C57BL/6 green fluorescent protein (GFP)-FoxP3 knock-in and RIPmOVA/Rag2−/− mice were the kind gifts of Dr. A. Rudensky (Memorial Sloan-Kettering Cancer Center, New York, NY, USA) and Dr. Steve Ziegler (Benaroya Research Institute—BRI), respectively. DO11.10 mice were purchased from Taconic Farms. All mice were maintained in a specific pathogen-free, AAALAC-accredited facility at BRI, and all experiments were approved by the BRI Institutional Animal Care and Use Committee (IACUC), protocol approval number 10116.

2.2. Isolation of Leukocyte Populations

Mouse lymphocyte populations were prepared as previously described [19]. In brief, for the in vitro experiments, CD4(+) cells were isolated using MACS kits (Miltenyi, Inc.), and the GFP-FoxP3(−) fraction was isolated from the CD4(+) population using a FACS Vantage cell-sorter (BD Biosciences). CD4(+)/GFP-FoxP3(−) T cells were used to ensure that any IL-10 production we measured would be from conventional T cells, rather than from activated GFP-FoxP3(+) nTregs. Cells were cultured in Opti-MEM (Invitrogen) serum-free media supplemented with 100  g/mL penicillin and 100 U/mL streptomycin (P/S). Where specifically noted, cells were cultured in complete media consisting of Dulbecco’s Modified Eagle’s Medium (DMEM)-10 (Invitrogen) supplemented with 10% fetal bovine serum (FBS) (Hyclone), P/S, 50  M -mercaptoethanol, 2 mM glutamine, and 1 mM Na pyruvate (Invitrogen).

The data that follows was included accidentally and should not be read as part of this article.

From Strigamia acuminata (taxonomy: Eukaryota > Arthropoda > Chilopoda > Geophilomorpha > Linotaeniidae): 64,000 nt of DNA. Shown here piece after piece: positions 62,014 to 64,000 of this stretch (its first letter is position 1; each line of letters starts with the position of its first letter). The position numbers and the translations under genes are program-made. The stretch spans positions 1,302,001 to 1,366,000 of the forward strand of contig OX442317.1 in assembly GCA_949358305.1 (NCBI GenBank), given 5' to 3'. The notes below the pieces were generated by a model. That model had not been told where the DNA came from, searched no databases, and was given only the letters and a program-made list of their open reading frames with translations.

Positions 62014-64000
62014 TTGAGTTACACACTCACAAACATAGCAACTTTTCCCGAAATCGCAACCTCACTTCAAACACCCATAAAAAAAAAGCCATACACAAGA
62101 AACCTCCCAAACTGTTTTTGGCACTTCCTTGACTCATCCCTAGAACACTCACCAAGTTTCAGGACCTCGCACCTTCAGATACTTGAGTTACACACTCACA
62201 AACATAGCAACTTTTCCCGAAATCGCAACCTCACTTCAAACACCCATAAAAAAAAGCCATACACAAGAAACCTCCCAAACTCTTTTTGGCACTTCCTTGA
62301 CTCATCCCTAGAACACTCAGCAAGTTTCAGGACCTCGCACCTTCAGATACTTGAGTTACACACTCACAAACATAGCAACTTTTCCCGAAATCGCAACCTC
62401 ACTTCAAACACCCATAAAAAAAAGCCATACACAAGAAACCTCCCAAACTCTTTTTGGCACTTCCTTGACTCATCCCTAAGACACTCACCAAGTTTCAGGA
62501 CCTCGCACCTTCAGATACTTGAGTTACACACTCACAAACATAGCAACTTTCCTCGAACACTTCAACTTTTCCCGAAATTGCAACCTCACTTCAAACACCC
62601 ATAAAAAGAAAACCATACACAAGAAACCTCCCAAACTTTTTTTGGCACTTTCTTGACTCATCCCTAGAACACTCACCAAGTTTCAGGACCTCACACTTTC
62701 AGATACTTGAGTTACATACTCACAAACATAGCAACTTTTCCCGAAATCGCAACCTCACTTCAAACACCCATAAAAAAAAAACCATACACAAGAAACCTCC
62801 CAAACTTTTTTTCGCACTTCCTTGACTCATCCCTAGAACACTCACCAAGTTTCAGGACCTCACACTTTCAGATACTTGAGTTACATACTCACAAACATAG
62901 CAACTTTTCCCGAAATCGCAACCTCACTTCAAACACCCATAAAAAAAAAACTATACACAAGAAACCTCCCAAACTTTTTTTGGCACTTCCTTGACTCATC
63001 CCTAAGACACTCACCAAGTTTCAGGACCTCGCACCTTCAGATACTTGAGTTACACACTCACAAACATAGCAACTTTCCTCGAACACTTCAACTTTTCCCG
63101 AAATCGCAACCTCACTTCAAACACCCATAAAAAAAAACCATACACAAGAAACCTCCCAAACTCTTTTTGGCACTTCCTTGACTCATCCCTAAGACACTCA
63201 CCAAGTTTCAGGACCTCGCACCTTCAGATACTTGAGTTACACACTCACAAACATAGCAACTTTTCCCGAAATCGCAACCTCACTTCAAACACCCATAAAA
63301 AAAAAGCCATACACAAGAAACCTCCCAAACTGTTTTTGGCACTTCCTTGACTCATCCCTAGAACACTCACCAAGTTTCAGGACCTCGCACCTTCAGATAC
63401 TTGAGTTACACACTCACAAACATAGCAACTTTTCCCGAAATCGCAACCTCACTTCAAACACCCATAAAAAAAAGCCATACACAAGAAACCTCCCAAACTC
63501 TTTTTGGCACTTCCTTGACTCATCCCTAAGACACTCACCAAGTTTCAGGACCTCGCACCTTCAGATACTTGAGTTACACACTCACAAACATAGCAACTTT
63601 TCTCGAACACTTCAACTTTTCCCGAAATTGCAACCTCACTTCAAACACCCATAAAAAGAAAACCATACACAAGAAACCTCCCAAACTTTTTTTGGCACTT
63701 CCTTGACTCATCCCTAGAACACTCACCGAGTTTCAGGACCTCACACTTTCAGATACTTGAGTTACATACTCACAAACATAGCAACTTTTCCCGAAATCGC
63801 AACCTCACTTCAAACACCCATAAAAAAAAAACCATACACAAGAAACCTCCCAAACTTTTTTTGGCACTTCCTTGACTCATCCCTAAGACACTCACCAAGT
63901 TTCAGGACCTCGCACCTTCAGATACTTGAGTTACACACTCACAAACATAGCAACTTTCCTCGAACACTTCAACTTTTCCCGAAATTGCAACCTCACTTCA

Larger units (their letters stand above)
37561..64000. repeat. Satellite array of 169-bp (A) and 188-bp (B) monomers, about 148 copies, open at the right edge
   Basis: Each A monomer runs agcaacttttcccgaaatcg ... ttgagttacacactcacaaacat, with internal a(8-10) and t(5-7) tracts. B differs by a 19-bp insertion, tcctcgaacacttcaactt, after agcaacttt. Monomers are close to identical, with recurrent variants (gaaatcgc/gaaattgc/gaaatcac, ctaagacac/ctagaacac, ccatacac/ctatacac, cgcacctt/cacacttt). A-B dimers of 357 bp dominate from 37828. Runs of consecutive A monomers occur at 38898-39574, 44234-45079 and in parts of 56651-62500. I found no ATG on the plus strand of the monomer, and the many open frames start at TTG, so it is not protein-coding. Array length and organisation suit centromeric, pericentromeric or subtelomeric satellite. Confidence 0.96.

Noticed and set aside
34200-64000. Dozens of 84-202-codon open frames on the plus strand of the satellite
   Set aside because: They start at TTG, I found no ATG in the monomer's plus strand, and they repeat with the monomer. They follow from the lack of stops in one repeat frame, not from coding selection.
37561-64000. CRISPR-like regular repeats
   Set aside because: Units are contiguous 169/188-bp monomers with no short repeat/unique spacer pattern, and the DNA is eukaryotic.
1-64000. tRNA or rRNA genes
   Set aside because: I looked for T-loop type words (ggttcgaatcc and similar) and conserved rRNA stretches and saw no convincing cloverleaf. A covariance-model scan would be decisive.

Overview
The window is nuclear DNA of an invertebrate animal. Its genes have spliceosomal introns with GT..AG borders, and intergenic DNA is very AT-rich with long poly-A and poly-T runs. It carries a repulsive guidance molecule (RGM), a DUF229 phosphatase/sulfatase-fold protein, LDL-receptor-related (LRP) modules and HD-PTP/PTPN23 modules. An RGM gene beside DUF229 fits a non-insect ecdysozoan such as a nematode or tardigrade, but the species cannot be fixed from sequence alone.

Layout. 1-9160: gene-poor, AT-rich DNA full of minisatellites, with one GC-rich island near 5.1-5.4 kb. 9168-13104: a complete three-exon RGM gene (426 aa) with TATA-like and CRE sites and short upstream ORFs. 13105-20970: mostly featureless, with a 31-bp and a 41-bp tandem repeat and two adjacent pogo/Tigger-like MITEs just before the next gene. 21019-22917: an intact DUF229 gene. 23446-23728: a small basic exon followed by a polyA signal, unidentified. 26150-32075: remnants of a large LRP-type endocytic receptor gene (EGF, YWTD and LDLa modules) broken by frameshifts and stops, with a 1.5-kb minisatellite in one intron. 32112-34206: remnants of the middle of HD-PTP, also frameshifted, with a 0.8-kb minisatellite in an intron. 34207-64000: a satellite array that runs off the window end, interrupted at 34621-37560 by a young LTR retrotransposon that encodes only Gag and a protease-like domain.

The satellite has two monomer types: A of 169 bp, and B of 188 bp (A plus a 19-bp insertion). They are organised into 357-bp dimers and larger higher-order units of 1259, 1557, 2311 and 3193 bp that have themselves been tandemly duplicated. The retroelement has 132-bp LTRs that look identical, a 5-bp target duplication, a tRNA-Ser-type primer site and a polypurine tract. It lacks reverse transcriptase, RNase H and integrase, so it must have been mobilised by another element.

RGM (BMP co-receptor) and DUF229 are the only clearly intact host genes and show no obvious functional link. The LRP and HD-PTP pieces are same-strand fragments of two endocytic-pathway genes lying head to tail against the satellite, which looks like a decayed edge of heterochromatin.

2.3. In Vitro T Cell Activation Using Plate-Bound Antibodies and HA

Cell culture plates (96-well) were coated with 0.5  g/mL of anti-CD3 antibody (145-2C11, BD Biosciences), washed, and then subsequently coated with either 0.2 mg/mL bovine serum albumin (BSA)- conjugated HA (1.5 × 106 Da) HA (Genzyme) or 10% BSA. CD4(+)/GFP-FoxP3(−) T cells ( per well) were cultured for 96 hours on these plates, followed by collection of the culture supernatants for analysis. Measurement of cytokines in the cell culture supernatants was performed using enzyme-linked immunosorbent assays (ELISAs) or cytometric bead assays (BD Biosciences).

2.4. In Vitro T Cell Activation Using HA Hydrogels

Hydrogels were made from thiolated constituents (HA, heparin sulfate [HS], and collagen) crosslinked with polyethylene glycol S-S diacrylate (PEGSSDA). These reagents are available as a kit (Extracel-HP, Glycosan/Biotime) and were used per the manufacturer’s instructions. Of note, our understanding from communications with the manufacturer is that HA of Da is used in the kits. Prior to addition of the crosslinker, the mixture was supplemented with 10  g/mL of streptavidin (Sigma Aldrich), 10  g/mL each of biotinylated anti-CD3 and anti-CD28 antibodies (145-2C11, 37.51, BD Biosciences), and 20 IU/mL of IL-2. Hydrogels of this formulation are referred to here as “supplemented HA hydrogels.” For in vitro cell culture experiments, 2 × 105 CD4(+)/GFP-FoxP3(−) T cells were layered on top of 25  L volumes of the hydrogel. After 96 hours of culture, cells and culture supernates were collected for analysis. To control the collagen constituent of the HA hydrogels, a set of hydrogels lacking HA/HS was made by replacing the thiolated HA/HS with an equivalent volume of thiolated collagen. These controls are referred to as “supplemented collagen hydrogels.”